Being denied housing due to something in your tenant screening report can be discouraging. But there are steps you can take to turn that “No” into a “Yes.” At the Housing Justice Center we assist many tenants with this issue through our Renters Reclaim the Record project — call us at 1-800-429-1705 to learn more. In the meantime, here’s some basic information that can also help you succeed in securing a place to call home.

Before you apply

  • You may have to pay an application fee, sometimes known as a screening fee. This money covers the cost of the landlord checking your credit, eviction, and criminal history using a tenant screening report. It’s important to ask the landlord what happens to this money if you do not rent the apartment — is the fee refundable or non-refundable?
  • Learn how the prospective landlord decides to either reject or accept prospective tenants. Get an idea of your chances as an applicant by looking at the landlord’s screening policy — you can usually find their screening policy within the application itself, on the landlord’s website, or by asking the landlord directly. Almost all landlords look at the same information — your past rental history including evictions or rent owed, any criminal record, your credit record, and your income. However, where landlords draw the line within each of those categories varies enormously. Before charging you an application fee, a landlord must tell you what kinds of things will automatically disqualify you.
  • If you are concerned about potential issues your tenant screening report might include, consider ordering a report yourself before applying for housing.
  • If you know there are things on your tenant screening report that a prospective landlord might take issue with, you may want to explain those to the landlord when you first apply.

Learning why you’ve been turned down

  • If the landlord charged you an application fee, they are required by law to tell you the reason for the denial, in writing, within 14 days. They should also provide the name, address, and phone number of the company that provided the report. If the landlord doesn’t provide either of these things, ask for them in writing.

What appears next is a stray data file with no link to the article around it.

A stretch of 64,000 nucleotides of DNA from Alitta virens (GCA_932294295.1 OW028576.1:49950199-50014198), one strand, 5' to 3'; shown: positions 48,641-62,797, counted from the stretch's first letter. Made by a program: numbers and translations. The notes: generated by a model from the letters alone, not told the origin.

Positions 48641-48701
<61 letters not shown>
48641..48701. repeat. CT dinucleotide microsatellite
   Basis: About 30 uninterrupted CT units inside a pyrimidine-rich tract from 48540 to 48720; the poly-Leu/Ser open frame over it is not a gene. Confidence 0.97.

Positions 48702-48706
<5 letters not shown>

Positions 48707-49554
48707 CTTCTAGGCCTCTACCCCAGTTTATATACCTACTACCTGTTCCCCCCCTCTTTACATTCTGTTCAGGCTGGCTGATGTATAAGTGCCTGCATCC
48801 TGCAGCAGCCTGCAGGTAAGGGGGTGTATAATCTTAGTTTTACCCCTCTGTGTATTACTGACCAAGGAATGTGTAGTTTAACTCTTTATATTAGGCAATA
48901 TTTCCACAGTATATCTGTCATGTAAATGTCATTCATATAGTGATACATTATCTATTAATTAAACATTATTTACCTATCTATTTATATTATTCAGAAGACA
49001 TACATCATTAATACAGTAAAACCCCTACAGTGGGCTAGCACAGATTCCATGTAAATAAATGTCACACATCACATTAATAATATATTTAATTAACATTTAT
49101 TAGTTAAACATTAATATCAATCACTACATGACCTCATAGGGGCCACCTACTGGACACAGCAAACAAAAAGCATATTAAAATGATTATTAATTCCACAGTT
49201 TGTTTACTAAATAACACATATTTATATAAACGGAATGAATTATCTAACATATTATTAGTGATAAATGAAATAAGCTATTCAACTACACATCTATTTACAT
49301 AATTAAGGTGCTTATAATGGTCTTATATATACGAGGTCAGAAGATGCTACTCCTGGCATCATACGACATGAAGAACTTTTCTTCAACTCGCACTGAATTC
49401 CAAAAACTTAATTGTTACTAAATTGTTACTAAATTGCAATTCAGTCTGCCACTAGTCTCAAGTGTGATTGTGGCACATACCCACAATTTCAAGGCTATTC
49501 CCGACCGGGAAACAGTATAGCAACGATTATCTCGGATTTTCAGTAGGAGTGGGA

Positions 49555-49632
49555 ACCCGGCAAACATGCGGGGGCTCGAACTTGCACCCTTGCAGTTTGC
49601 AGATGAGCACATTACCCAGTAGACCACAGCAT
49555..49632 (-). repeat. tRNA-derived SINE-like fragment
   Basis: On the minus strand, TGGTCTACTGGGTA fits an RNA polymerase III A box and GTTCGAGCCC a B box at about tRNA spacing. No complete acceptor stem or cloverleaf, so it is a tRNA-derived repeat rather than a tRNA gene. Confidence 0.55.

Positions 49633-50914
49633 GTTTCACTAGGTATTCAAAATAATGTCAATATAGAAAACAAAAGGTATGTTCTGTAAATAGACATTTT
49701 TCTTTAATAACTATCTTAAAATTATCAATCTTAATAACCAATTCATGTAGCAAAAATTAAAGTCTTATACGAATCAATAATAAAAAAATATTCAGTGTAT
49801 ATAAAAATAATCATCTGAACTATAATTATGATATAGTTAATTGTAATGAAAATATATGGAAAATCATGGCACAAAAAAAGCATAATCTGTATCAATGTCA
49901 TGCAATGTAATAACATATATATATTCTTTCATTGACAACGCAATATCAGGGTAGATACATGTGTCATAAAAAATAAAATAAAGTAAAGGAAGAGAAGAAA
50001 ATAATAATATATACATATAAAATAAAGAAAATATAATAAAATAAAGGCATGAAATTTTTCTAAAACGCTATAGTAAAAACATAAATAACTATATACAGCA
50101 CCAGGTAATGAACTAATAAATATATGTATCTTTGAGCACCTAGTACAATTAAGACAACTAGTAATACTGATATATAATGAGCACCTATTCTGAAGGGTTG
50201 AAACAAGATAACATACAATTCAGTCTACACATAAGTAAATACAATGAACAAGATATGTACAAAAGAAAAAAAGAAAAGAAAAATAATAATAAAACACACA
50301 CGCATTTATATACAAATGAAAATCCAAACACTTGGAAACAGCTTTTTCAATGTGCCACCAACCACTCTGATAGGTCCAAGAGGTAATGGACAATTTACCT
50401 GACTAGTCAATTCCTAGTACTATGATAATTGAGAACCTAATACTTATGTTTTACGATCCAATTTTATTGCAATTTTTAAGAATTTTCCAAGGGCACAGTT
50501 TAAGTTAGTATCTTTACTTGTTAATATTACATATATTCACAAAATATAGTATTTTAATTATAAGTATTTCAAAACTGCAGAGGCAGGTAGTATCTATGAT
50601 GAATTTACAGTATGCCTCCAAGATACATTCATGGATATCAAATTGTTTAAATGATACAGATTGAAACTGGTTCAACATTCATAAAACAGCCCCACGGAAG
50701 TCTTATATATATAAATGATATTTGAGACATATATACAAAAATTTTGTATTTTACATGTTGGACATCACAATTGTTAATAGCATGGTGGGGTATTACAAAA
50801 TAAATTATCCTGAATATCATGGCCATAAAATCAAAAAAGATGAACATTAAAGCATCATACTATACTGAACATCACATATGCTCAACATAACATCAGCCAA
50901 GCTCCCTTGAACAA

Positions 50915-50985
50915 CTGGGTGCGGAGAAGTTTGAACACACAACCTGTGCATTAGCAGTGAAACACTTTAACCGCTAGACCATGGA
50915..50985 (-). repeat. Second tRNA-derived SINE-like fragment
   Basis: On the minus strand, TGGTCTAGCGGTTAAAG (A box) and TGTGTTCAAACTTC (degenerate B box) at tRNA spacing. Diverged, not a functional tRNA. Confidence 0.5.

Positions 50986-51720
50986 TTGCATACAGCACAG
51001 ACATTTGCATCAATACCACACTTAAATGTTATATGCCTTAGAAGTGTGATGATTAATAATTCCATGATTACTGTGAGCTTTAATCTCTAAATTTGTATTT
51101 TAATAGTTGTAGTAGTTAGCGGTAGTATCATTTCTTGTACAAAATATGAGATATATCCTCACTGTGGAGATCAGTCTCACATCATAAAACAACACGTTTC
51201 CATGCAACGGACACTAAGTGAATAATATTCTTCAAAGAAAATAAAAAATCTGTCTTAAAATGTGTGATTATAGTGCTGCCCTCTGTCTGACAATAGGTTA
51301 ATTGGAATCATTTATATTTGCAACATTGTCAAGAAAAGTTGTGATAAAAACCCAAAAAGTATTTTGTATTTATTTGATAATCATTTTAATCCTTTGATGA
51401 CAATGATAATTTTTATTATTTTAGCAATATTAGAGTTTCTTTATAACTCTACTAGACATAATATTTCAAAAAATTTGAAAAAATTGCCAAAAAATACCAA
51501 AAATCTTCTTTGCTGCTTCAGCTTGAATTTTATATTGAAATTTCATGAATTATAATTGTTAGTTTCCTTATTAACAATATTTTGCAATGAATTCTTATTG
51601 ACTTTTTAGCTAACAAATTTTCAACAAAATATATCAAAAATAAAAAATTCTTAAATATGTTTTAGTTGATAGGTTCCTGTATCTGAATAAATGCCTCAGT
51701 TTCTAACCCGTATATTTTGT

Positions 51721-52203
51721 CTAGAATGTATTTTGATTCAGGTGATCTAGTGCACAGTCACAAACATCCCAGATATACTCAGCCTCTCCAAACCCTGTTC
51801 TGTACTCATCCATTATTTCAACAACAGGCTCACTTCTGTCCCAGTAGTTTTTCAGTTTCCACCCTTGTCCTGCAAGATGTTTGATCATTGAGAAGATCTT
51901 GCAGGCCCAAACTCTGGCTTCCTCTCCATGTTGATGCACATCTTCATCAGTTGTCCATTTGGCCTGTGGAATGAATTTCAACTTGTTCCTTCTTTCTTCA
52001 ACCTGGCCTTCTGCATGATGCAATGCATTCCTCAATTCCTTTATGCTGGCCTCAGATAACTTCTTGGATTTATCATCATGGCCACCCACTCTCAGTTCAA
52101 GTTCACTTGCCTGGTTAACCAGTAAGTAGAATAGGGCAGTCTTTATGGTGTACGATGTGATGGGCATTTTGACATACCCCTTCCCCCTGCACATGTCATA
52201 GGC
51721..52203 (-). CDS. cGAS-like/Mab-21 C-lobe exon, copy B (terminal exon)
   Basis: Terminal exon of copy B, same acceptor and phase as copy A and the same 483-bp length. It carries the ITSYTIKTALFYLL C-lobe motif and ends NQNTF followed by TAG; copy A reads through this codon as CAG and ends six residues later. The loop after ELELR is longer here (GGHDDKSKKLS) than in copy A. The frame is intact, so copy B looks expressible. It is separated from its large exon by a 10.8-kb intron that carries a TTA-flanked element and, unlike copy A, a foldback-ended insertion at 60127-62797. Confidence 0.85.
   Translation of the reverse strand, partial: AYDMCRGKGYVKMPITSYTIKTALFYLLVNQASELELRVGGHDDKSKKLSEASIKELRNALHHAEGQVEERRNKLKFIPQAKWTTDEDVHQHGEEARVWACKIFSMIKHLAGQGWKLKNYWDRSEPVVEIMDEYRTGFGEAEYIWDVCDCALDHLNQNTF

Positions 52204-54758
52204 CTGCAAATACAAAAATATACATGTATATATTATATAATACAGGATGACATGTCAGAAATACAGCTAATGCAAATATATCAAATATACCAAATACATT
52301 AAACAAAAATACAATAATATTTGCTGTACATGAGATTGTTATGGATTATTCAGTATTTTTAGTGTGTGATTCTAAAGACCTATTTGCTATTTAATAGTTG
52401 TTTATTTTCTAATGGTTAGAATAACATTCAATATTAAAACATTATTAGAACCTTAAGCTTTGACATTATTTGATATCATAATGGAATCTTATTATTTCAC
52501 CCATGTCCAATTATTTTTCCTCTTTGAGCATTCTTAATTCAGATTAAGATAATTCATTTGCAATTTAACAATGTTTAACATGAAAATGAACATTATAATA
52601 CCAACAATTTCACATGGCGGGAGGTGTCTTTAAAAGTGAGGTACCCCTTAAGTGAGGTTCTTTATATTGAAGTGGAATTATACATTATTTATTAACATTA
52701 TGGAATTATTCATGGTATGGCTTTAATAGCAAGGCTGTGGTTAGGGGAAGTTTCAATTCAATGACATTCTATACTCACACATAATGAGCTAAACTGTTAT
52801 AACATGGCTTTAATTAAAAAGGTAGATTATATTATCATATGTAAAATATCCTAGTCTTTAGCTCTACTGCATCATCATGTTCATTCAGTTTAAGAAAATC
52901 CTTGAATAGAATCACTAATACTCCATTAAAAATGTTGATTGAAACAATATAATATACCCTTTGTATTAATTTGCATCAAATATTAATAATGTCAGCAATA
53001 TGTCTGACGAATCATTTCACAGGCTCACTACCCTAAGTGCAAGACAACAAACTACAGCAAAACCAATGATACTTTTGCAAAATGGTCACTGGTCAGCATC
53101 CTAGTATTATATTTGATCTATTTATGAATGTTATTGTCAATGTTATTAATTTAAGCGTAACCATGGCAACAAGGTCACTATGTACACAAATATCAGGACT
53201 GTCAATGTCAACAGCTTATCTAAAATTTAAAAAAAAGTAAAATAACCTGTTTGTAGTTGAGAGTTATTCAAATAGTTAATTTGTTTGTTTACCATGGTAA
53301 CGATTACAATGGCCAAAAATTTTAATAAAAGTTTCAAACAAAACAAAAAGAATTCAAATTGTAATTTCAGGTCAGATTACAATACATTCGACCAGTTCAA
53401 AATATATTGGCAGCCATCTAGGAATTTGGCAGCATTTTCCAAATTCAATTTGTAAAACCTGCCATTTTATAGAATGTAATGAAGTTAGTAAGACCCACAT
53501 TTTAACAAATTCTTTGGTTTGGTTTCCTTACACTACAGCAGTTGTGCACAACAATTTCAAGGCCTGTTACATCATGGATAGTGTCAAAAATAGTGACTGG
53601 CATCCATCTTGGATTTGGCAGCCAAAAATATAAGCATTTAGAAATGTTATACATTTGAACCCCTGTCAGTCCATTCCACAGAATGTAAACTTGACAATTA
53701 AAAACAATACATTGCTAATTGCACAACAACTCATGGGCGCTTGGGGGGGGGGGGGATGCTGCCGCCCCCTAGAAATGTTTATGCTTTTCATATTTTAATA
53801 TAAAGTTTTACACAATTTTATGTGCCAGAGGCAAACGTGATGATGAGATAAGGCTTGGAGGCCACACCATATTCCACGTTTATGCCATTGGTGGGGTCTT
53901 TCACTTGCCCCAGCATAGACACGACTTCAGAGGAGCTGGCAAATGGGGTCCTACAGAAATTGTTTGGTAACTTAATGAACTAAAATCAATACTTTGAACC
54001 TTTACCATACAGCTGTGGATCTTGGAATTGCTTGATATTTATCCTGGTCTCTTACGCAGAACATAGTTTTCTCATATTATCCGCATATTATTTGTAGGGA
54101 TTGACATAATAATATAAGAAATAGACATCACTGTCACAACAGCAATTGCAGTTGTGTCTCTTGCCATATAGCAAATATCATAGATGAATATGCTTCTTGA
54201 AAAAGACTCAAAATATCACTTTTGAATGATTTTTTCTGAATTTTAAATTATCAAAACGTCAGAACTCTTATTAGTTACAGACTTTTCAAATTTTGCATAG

• In order to turn that rejection around, it’s important to get your hands on your free tenant screening report. When you request a copy of your report within 30 days of being turned down for housing, the copy is free. Landlords order these background reports from tenant screening companies which spell out your past rental history, criminal history, credit record and income in great detail. Sometimes you will be surprised by these reports, either because the information is inaccurate — most often because the report pulled up information for someone with a similar name — or it’s something you didn’t know about or forgot. You have the right to dispute any inaccurate information in your tenant screening report.

What to do once you’ve been denied

  • If you are denied, consider appealing. Most tenants turned down for housing simply move on to the next rental opportunity. However, consider appealing the denial whenever you think it is unjust or there is additional context for your situation that the landlord should know.
  • Explaining your background can make all the difference. The landlord is making their decision based on outcomes listed in the tenant screening report — an eviction, for example, or criminal conviction. What they don’t know is the context behind that particular outcome. The real question is if whatever happened to you in the past determines whether you will be, in the landlord’s eyes, a good tenant in the future. Communicate with the prospective landlord when and if you can justify why what happened in the past has nothing to do with what kind of tenant you will be now.
  • Another reason to obtain your tenant screening report is that you can often make it better. When information on your report is wrong, you have the right to object and have it corrected. Sometimes having a low credit score can result in a denial, but there are often ways to increase your credit score. If you are receiving denials because you owe a previous landlord back rent, entering into a payment agreement with that past landlord can remove that barrier in your application process. In some cases, going to court to get an eviction or a criminal matter expunged from your records will make a difference.
  • If the tenant screening barriers you’re encountering are really serious, there are programs that can help. If you have multiple evictions or serious criminal convictions in your recent history, it can be even harder to find a landlord who will rent to you. But there are programs designed to help in these cases. HousingLink’s Beyond Backgrounds program reduces landlord financial risk when renting to people with criminal, credit and rental history barriers, making it more likely that a landlord will relax their screening criteria and rent to you. In some cases, landlords may be more likely to rent to you if you are working with a social worker on an ongoing basis that they can contact if any issues crop up.
  • As part of our Renters Reclaim the Record project, HJC lawyers help people running up against tenant screening barriers in their search for housing. HJC can assist with any of the steps above. Call us to learn if you qualify at 1-800-429-1705.